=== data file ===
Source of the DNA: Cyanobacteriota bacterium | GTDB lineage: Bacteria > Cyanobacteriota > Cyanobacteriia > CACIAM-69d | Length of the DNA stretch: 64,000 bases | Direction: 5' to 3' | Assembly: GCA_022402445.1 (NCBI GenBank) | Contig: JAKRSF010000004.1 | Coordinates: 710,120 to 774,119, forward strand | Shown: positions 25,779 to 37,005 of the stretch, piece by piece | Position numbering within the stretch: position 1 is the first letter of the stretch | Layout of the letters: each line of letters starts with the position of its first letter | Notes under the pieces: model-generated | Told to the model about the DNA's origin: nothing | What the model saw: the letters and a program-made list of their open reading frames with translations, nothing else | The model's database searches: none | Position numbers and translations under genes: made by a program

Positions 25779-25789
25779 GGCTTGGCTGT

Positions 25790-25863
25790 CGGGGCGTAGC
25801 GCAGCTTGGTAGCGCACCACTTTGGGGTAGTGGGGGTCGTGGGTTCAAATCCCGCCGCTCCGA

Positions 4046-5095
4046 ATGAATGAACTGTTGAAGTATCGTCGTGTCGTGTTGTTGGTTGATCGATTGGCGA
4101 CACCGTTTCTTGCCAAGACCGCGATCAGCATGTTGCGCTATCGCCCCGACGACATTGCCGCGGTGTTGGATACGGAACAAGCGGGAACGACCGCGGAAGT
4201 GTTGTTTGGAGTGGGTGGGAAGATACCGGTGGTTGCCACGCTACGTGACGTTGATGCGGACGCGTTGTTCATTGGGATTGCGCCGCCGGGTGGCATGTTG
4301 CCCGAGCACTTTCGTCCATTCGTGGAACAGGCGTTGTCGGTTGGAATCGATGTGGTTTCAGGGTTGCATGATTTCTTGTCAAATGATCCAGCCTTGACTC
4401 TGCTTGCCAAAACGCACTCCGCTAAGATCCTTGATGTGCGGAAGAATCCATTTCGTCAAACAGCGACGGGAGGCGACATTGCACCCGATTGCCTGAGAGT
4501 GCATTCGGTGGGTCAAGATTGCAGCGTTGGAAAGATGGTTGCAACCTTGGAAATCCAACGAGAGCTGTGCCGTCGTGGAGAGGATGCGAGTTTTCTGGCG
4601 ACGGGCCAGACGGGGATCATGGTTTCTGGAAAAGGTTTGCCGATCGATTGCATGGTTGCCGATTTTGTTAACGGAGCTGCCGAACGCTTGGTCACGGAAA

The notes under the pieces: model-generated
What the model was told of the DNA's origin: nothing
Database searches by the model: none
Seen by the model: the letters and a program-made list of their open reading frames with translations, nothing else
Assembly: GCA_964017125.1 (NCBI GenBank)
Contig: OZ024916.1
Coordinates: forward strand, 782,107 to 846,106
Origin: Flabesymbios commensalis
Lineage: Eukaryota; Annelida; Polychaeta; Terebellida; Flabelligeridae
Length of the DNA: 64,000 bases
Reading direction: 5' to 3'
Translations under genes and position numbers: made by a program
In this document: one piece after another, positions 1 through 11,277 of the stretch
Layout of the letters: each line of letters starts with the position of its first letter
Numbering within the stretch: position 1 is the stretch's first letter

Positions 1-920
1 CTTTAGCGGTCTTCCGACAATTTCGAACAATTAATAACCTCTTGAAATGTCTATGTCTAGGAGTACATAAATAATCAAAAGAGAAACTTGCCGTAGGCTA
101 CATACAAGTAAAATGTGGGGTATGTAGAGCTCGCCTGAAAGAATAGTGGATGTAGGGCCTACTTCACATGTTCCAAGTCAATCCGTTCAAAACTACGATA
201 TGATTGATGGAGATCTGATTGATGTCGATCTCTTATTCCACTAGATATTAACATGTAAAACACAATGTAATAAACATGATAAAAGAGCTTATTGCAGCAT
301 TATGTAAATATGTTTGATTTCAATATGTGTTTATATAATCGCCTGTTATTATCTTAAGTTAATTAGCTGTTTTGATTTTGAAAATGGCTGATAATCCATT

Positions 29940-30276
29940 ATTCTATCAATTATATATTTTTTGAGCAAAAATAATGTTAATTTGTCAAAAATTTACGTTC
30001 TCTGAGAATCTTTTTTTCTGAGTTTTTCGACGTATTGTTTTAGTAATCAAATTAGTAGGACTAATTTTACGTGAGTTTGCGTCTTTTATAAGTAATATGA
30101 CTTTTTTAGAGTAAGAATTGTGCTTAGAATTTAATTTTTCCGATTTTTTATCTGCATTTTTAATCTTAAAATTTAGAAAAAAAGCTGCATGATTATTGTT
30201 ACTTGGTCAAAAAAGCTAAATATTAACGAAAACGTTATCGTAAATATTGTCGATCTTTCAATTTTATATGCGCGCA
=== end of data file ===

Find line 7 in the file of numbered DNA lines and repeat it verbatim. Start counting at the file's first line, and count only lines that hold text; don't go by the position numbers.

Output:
Positions 4046-5095